You can see that I've popped up this window over the PDM Member list display. Unfortunately, you cannot adjust the height or width of the popup window and it nearly covers the entire screen, so its use may be limited in some applications.

Note the F12=Cancel function key is enabled automatically to return to the caller, while F3 is not. However I have discovered that the ENTER key also works with this API, returning to the caller just like pressing F12.

QUILNGTX API Parameters

This API has 5 required parameters. That is all parameters are required, but only the first two are useful in most situations. It would be nice if the first two were required and the rest were optional

Parm 1: Text to display. This parameter may contain (and a kid you not) up to 15728640 characters of text that are displayed in the window. I'm speculating that the subfile limit of 16MB has some structural overhead and that 15728640 figure is 16MB minus that overhead. So you can display as much text as you need. Note that you do have to be on V7r1 to start using 16MB field sizes otherwise you may have to use C APIs to prepare a variable of that size.

Parm 2: Text Length. Specify the length of the text being passed on parameter 1. Like all APIs, the length parameter is a 4-byte integer. in RPG IV you declare a 4-byte integers as a 10i0 variable.

Parm 3: Message ID. If you would like a "box title" to appear, you may specify a CPF message ID (or user message ID) that contains the title text. The title is centered in the window. The message ID must exist in the message file specified on the 4th parameter.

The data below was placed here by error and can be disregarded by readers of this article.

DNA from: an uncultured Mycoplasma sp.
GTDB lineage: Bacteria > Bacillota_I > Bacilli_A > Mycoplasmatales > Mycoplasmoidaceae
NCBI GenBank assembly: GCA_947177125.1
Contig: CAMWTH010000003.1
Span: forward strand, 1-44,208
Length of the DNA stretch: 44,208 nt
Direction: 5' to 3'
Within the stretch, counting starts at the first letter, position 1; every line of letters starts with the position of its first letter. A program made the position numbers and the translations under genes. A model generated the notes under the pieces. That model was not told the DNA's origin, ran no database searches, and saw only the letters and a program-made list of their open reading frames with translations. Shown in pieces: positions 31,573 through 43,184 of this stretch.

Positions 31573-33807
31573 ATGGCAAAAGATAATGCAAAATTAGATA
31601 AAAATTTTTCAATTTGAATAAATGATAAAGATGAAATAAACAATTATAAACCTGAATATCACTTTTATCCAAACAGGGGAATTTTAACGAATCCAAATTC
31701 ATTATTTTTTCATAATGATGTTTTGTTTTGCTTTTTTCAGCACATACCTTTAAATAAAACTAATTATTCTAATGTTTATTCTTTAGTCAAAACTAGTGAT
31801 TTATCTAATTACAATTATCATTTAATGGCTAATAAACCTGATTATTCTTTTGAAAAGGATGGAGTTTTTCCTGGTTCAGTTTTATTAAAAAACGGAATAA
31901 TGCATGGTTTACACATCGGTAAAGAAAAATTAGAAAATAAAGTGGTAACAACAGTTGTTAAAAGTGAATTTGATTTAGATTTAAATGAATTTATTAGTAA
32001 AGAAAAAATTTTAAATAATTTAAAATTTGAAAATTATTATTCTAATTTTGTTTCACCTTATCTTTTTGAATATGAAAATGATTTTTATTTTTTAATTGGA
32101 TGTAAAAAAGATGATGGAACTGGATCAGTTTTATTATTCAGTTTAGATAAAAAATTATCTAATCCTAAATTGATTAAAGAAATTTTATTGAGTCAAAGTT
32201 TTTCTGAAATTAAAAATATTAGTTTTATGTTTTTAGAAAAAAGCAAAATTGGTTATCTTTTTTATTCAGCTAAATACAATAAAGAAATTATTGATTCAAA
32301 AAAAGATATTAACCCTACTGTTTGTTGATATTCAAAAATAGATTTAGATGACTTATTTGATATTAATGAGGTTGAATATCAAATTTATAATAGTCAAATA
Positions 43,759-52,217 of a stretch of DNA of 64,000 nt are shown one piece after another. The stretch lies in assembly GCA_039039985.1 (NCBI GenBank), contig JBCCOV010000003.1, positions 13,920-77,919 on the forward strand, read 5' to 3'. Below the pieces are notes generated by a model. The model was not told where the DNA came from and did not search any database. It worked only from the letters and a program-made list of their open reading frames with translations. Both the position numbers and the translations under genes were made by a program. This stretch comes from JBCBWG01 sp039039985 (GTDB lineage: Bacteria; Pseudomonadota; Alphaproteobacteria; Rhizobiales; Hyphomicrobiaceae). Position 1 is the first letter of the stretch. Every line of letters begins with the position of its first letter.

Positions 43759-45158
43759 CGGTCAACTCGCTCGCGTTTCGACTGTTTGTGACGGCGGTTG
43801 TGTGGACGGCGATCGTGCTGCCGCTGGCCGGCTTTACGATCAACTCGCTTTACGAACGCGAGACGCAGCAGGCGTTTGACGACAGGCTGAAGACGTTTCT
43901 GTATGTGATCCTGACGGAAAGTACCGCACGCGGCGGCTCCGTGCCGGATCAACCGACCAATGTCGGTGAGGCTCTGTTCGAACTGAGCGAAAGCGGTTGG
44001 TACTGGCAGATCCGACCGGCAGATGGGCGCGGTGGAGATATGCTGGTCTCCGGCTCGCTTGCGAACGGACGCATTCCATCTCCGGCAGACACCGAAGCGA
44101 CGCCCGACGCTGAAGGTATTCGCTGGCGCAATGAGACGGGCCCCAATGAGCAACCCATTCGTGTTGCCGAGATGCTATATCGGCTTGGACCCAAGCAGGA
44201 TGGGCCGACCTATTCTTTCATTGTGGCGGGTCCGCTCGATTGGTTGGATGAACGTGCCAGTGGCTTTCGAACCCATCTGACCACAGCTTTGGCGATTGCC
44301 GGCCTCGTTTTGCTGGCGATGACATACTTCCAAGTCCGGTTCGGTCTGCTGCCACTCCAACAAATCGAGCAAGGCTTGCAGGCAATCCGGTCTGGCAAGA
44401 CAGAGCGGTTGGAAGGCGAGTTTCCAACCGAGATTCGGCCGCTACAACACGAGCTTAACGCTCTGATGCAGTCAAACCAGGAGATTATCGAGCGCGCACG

Parm 4: Message File. The name of the message file and its library where the message ID (parameter 3) exists. This is a standard 20 position object - library parameter.

Parm 5: API Error. The standard exception/error API used by many APIs until IBM decided to change it in some APIs but not others. The structure is QUSEC in QRPGLESRC in the QSYSINC library.

Practical Example

To illustrate this API I've written a program that loads a text file stored on the IFS into a variable and then displays that text. This allows me to use a PC-style editor to edit the text, or the editor built into the IFS interfaces. The example loads the entire file and sends the text from that file to the API. Here's the example code:

.....H DFTACTGRP(*NO)
      /include qsysinc/qrpglesrc,qusec
      /include qsysinc/qrpglesrc,ifs
     D QUILNGTX        PR                  ExtPgm('QUILNGTX')
     D  szMsgText                 65535A   CONST OPTIONS(*VARSIZE)
     D  nMsgLen                      10U 0 CONST
     D  szMsgID                       7A   CONST
     D  szMsgFile                    20A   CONST
     D  api_error                          Like(QUSEC)
     D                                     OPTIONS(*VARSIZE)

         // Max Len is 15728640
     D len             S             10I 0
     D msg             S           4096A
     D LF              S              1A   Inz(X'0D')
     D CR              S              1A   Inz(X'25')
     D apiError        DS                  LikeDS(QUSEC) Inz
     C                   move      *ON           *INLR
      /free

         len = loadDailyMsg( msg : %size(msg) );
         msg = %ScanRpl( LF : ' ' : msg);
         msg = %ScanRpl( CR : ' ' : msg);
         quilngtx(msg : len :' ' : ' ' : apiError);
      /end-free


     P LoadDailyMsg    B                   Export
     D LoadDailyMsg    PI            20I 0
     D  szDailyMsg                 4096A
     D  length                       10I 0 Const

     D nBytes          S             20I 0
     D nFlags          S             10I 0